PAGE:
Cortisol is a naturally-occurring hormone that works to regulate energy levels to help your body meet its physiological demands. It is normally released upon waking up in the morning, exercising, or in the face of a stressful or dangerous situation, which triggers your fight-or-flight physiological response.
To help support your survival, cortisol keeps you motivated, awake and responsive to your environment. It fuels the production of glucose, or blood sugar, boosting energy to the large muscles, while inhibiting insulin production and narrowing arteries, which forces the blood to pump harder to aid our stressor response.
In other words, cortisol triggers a burst of energy while also suppressing nonessential-in-an-emergency functions, like your digestive, reproductive and immune systems – this helps direct all the energy available to either fighting the stressor or fleeing it. For this reason chronically elevated cortisol levels can contribute to long-term health concerns.
Research reveals that chronically high cortisol levels decreases immune cell sensitivity to cortisol’s regulatory effect over your inflammatory response. In turn, runaway inflammation is thought to promote the development and progression of many diseases.
Symptoms of High Cortisol Levels
Cortisol not only depresses the immune system, but also wreaks havoc on the rest of the body, inhibiting digestion and detoxification and throwing off our circadian rhythms (by impeding the pineal gland from releasing melatonin) and blood sugar and further breaking down the intestinal mucosal lining. The constant release of cortisol also throws off our body’s feedback system that helps balance all endocrine hormones contributing to symptoms like:
- Physical Pain: High cortisol levels deplete the adrenal glands. This raises prolactin levels, increasing the body’s sensitivity to pain, such as backaches and muscle aches. Excessive cortisol can also make the brain overly sensitive to pain, triggering headaches.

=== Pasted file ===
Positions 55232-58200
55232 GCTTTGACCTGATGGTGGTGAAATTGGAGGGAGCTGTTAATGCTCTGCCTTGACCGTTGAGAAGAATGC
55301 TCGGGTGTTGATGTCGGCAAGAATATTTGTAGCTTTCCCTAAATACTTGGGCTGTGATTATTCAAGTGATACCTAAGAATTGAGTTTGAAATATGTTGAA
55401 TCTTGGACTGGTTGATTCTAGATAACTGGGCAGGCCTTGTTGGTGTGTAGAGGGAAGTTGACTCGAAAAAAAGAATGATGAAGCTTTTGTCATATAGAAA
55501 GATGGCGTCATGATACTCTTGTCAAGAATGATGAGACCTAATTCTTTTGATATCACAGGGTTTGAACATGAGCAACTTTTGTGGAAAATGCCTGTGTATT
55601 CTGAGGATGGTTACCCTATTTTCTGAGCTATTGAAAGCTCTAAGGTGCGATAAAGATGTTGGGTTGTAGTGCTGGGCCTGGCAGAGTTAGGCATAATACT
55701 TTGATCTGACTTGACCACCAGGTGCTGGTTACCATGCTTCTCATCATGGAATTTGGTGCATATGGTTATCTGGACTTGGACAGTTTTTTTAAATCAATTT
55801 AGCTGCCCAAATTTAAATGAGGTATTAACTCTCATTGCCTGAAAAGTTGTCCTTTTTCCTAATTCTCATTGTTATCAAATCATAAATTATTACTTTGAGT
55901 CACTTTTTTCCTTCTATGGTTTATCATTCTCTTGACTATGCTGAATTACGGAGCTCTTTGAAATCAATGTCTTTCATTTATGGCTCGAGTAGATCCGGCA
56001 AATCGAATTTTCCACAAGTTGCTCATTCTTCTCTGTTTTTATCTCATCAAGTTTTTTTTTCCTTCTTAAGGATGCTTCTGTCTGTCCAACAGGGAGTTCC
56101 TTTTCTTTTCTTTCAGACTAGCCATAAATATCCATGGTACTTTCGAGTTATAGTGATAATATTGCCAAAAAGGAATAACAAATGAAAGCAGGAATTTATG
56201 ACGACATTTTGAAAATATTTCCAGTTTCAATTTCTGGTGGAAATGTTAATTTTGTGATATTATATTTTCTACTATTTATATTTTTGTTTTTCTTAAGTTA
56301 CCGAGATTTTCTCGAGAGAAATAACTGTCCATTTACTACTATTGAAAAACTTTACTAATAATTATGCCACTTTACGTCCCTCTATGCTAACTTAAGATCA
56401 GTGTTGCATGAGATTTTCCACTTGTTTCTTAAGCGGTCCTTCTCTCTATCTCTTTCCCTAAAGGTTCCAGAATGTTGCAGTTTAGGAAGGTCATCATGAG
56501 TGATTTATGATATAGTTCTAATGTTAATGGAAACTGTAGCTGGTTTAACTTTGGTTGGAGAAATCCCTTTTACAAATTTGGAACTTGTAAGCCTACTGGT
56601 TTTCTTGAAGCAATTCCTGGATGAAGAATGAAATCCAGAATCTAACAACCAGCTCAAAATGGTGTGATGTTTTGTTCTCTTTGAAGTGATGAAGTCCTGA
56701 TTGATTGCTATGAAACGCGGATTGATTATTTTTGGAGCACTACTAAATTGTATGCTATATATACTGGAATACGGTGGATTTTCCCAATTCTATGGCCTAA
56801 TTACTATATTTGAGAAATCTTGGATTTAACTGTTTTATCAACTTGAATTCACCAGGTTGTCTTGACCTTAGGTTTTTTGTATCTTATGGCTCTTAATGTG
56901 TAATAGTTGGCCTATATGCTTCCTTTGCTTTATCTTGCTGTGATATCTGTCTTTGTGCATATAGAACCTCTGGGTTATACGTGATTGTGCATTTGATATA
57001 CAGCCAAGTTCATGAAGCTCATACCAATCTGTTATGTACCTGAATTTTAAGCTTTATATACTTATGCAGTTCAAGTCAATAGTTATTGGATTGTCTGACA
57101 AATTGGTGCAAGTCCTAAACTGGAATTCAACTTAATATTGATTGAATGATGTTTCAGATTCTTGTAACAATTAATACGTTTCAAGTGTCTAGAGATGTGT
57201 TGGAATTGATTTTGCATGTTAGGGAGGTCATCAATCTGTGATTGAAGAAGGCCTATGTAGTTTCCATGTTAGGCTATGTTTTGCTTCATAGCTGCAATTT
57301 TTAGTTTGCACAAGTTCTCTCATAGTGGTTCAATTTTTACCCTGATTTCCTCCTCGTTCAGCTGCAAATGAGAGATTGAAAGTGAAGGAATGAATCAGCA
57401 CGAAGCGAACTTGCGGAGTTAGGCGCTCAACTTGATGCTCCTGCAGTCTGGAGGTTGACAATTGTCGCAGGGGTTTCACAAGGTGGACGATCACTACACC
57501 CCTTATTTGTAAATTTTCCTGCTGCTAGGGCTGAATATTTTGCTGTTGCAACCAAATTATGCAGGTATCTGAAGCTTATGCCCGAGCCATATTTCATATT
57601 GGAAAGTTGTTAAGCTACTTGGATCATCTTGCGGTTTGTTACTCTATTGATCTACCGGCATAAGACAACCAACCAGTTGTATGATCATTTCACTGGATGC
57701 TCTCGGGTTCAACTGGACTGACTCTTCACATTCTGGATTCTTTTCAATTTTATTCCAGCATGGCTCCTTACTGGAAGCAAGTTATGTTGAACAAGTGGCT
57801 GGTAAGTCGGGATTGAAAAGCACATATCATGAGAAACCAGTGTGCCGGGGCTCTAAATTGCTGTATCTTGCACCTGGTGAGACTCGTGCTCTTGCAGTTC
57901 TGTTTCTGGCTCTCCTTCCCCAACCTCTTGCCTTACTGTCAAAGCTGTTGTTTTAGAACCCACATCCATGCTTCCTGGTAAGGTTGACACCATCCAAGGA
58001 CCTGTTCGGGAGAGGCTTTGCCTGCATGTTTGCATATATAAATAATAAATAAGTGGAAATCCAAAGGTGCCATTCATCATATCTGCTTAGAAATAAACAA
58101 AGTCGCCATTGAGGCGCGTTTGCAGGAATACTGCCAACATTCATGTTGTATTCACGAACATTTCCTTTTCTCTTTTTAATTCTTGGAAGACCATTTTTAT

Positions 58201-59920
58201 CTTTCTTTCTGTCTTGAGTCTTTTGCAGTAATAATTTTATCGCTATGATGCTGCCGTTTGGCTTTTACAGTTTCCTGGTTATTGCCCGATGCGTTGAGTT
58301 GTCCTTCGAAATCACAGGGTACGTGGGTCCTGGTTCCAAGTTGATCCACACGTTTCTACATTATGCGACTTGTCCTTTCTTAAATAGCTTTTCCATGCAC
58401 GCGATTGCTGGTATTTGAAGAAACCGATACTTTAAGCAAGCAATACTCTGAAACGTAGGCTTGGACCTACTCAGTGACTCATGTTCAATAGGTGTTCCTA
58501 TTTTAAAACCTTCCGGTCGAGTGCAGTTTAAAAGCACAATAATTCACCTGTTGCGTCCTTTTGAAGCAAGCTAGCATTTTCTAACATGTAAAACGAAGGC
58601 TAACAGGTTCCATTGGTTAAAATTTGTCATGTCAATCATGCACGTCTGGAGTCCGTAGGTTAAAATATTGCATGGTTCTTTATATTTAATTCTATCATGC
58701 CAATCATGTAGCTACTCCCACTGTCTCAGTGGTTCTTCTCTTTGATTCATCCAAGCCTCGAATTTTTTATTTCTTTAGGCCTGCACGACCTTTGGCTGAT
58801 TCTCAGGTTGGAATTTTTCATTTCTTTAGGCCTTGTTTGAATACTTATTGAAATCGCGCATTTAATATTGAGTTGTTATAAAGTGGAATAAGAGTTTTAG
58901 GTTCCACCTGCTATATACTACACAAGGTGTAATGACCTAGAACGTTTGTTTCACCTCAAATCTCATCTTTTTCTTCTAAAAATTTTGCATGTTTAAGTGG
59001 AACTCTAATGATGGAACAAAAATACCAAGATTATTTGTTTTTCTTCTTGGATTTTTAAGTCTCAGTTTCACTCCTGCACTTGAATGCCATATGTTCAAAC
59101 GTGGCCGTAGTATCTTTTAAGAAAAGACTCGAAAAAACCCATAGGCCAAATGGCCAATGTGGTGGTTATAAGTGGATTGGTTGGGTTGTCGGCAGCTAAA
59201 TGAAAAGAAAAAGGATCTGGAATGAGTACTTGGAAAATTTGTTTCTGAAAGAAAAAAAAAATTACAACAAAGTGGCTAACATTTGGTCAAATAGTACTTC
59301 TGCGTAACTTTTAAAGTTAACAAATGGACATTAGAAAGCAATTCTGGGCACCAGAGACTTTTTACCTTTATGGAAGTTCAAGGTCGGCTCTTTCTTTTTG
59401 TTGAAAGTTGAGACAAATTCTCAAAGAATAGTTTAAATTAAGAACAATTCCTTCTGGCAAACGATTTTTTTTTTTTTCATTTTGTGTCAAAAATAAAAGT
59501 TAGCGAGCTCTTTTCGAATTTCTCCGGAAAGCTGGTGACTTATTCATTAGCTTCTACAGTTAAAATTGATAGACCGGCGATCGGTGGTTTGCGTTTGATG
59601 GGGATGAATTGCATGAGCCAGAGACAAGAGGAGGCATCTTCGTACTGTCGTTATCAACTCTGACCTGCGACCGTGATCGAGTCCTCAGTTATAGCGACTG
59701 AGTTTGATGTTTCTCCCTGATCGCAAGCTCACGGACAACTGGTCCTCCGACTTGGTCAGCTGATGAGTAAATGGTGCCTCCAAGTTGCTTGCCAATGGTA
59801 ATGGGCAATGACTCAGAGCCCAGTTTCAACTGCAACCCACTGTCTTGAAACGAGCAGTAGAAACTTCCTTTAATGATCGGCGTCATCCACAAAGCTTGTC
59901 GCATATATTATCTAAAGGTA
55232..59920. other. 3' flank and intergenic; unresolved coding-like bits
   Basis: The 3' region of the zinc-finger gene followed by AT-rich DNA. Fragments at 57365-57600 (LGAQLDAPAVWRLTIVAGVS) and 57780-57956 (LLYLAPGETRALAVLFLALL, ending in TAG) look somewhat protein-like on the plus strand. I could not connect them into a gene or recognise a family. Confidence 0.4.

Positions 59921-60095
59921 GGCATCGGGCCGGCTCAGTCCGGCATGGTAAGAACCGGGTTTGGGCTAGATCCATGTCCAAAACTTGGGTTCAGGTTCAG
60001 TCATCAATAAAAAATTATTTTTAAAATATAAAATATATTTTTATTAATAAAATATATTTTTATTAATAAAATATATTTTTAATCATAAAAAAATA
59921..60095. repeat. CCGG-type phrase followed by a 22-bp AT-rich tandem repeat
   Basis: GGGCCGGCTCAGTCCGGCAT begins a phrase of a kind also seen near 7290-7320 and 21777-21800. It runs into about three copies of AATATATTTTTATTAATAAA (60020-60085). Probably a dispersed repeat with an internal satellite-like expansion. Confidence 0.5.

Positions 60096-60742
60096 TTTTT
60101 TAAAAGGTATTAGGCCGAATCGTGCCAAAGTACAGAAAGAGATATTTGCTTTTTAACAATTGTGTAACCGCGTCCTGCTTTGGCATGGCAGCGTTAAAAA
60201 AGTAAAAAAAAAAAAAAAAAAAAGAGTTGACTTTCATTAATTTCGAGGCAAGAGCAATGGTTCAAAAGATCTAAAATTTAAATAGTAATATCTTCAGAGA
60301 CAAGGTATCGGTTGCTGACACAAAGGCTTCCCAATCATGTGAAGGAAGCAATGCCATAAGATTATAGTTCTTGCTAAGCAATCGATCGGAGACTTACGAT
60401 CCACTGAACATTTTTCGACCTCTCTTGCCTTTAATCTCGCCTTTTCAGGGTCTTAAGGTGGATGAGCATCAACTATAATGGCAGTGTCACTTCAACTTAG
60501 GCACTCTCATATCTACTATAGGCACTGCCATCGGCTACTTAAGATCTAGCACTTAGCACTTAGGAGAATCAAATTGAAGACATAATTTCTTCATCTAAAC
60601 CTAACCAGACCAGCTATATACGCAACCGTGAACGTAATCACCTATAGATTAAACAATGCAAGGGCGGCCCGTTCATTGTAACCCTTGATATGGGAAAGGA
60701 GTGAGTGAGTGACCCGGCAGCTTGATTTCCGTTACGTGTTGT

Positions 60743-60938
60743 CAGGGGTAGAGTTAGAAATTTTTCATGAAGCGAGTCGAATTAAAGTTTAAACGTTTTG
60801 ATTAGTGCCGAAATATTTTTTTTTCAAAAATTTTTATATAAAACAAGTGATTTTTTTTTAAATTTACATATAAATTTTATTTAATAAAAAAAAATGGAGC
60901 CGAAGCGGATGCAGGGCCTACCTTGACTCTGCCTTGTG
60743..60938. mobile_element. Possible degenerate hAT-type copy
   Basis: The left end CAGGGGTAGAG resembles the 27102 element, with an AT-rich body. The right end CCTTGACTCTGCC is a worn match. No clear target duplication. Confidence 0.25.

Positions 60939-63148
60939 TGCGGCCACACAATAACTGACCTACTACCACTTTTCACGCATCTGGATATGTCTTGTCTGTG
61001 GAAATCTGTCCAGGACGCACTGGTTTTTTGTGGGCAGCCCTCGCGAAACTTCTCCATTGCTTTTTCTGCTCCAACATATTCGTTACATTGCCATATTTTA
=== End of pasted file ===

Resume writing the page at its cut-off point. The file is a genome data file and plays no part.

- Poor sleep: Cortisol levels are supposed to drop at night, allowing your body to relax and recharge. When cortisol levels are out of balance, you feel more energized at night making it hard to sleep.
- Fatigue: High levels of cortisol can deplete your adrenal glands and predispose you to chronic fatigue.
- Anxiety: Cortisol triggers an alarmed response in the body which can contribute to jitters, a nervous stomach, feelings of panic and anxiety.
- Chronic infections: Cortisol depresses the immune system, allowing bacterial, fungal, parasitic, and viral infections to proliferate.
- Digestive distress: Cortisol turns off digestion, contributing to acid reflux, nausea, abdominal cramps, IBS, SIBO, diarrhea, constipation, and other digestive challenges.
- Weight gain: Excess cortisol throws off blood sugar and digestion and can encourage the body to store fat around your abdomen.
- High blood pressure: Cortisol constricts the blood vessels while the epinephrine increases heart rate which may contribute to high blood pressure and can stress your heart and cardiovascular system.
- Depression and Irritability: High levels of cortisol suppress production of DHEA and other feel good hormones like Serotonin and Dopamine.
- Sugar Cravings: Cortisol disrupts healthy blood sugar levels, contributing to sugar cravings.
- Short-term memory loss: chronic stress actually shrinks the part of the brain responsible for short-term memory
- Low sex drive: When stress hormones like cortisol are high, libido-inducing hormones like testosterone drop
- Physical agitation and impatience: Cortisol may causes you to feel fidgety and restless or a need for constant movement which manifests itself in nervous and twitchy gestures